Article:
What is Data Fabric? Definition & Architecture

What is Data Fabric? Definition & Architecture

With the increased importance of data to businesses, it’s no surprise that there are more and more ways to organize and store data.

From local network storage, to the cloud, to data lakes, you’re spoiled for choice!

But as companies strive to be more competitive, efficient, and profitable, these growing and disparate data sources can become increasingly problematic.

You’ll often end up with huge amounts of data, split across different locations, apps, and formats. Which combined with rapidly increasing regulatory pressure, can create more problems than it solves.

The solution isn’t to create yet another way to store data, but to find a way to bring all of this data together in a manageable way.

Which is exactly what Data Fabric does!

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What is Data Fabric?

Data Fabric is an architectural approach that enables organizations to break down data silos and make sure all data is governed, accessible, and secure.

It gives companies access to all of their data, across data warehouses, data lakes, relational databases, and SaaS applications. Plus anywhere else they have data stored.

This is achieved using a virtualization layer to aggregate access, then utilizing robust data integration tools to create a data catalog.

This catalog can then be used by business analysts, data scientists, app developers, and more to efficiently and securely carry out their work.

An easy way to imagine it is like WhatsApp chats. Before, you had a bunch of individual chats, and it was difficult and time consuming talking to everyone separately.

Data Fabric is a group chat that brings everyone together, and makes it easy to keep track of what’s going on, and communicate with everyone at once.

Related: How to Build a Data Catalog

Why use Data Fabric?

International Data Corporation, a global market intelligence firm, reports that 83% of CEO's want their organization to be more data-driven, and are investing in growing their Data Cultures.

But there is a huge difference between calling yourself data-driven, and actually utilizing data to grow and plan for the future.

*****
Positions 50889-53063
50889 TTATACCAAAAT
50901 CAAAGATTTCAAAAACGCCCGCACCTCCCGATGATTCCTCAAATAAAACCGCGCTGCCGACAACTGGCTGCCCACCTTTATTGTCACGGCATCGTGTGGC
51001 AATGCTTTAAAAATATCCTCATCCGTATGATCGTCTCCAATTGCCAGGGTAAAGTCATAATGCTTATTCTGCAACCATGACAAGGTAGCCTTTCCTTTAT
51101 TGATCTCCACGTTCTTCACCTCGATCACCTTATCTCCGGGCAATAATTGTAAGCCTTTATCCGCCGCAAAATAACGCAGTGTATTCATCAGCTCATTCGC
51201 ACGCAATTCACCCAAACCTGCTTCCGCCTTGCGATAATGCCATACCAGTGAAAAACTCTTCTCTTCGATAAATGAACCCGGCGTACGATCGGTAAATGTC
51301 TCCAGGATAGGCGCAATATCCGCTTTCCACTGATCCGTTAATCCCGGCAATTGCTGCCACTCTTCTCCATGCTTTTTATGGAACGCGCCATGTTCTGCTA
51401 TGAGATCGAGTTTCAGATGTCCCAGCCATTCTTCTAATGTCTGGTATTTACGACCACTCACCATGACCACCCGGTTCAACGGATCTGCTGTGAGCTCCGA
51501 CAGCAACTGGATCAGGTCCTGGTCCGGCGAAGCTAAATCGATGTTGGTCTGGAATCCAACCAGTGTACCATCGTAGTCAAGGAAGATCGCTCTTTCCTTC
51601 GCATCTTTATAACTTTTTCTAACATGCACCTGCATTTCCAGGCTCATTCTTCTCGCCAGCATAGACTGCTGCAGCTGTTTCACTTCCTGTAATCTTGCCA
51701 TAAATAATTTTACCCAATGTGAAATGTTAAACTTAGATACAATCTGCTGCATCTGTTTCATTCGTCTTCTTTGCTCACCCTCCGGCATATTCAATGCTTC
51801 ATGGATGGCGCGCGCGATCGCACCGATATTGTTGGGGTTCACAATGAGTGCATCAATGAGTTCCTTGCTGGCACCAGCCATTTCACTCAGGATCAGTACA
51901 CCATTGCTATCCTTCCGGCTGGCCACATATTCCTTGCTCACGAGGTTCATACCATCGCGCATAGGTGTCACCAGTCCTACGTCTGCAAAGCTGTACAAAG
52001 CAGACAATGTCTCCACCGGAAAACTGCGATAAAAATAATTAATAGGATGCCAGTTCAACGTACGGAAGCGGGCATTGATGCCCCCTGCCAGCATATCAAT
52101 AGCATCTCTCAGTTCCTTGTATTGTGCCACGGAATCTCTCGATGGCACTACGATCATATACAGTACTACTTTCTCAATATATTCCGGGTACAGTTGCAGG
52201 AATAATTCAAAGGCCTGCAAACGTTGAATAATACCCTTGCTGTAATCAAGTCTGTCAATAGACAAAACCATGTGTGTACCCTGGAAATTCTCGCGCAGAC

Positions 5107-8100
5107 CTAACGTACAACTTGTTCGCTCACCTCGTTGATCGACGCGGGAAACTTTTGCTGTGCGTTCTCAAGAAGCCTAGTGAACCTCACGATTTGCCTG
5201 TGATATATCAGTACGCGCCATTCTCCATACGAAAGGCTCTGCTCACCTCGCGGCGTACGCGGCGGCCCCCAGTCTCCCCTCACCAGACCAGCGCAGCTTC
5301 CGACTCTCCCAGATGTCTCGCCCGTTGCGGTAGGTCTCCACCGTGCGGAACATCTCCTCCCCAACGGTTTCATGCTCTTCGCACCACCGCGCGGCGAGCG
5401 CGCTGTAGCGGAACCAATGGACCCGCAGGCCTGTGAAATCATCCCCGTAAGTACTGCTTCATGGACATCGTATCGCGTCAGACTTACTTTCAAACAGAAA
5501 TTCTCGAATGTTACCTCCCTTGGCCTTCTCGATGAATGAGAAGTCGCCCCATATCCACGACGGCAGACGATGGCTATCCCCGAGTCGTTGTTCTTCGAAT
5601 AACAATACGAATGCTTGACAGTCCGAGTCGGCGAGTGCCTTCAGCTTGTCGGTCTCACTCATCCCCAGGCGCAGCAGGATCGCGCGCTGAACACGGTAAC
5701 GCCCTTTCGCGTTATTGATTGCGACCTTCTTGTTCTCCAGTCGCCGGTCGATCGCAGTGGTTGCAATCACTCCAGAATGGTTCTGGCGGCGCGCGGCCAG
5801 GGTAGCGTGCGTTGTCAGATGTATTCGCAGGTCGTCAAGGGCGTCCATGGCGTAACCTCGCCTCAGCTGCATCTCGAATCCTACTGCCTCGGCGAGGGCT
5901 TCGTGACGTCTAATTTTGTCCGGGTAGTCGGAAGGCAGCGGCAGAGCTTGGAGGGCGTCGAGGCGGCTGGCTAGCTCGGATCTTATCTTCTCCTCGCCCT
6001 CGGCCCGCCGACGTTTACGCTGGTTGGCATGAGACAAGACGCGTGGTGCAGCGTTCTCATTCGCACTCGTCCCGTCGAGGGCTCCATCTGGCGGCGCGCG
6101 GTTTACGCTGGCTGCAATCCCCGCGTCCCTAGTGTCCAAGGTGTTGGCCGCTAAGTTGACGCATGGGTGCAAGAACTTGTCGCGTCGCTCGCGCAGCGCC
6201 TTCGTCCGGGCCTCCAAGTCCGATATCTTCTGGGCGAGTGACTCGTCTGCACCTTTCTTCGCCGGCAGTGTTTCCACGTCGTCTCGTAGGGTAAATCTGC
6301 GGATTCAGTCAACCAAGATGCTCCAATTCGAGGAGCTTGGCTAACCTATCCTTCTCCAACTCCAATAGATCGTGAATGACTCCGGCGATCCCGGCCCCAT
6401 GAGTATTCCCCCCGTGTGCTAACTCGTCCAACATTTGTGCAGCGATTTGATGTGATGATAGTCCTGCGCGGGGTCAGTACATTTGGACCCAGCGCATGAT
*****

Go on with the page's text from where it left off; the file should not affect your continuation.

Data Fabric provides a blueprint to help organizations leverage their data and get the most out of their data-driven initiatives. It helps organizations to create a unified data environment, where data can be accessed, manipulated, and analyzed from multiple sources in a secure and compliant manner.

It also provides the infrastructure to enable teams to develop and deploy predictive models quickly and cost-effectively.

Another huge pressure on companies is compliance with regulations like GDPR, CCPA, HIPAA, and FCRA. These specific regulations may not apply to everyone, but every company has its own regulations to adhere to, and the more data you have, the harder this becomes.

The Data Fabric architecture makes this much simpler, as you can access all your data inside the data catalog, and monitor for breaches and compliance risks.

To achieve this, it uses active metadata to automate policy enforcement, mask/redact data, and create role-based access control (RBAC).

This means organizations can meet their data governance and privacy requirements, while also allowing them to take advantage of the latest data-driven technologies.

Related: 3 Data Privacy Compliance Challenges that can be solved with OvalEdge

Data Fabric Benefits


Data Fabric provides robust security for data, with access control, data masking, and encryption. This helps organizations meet their compliance requirements and protect sensitive data.

It also helps reduce the risk of data breaches, and gives organizations more control over who has access to their data.


Data Fabric simplifies the process of data integration, making it more efficient for organizations to access data from multiple sources and build a unified data environment. With this integrated approach, organizations can quickly and easily aggregate data from different sources and get more value from their data.

This allows for a greater range of insights to be derived from the data, making it easier to make informed decisions and stay ahead of the competition. Furthermore, the single unified data environment ensures that all data is kept secure and organized, allowing for more effective data management.

Better understanding of the data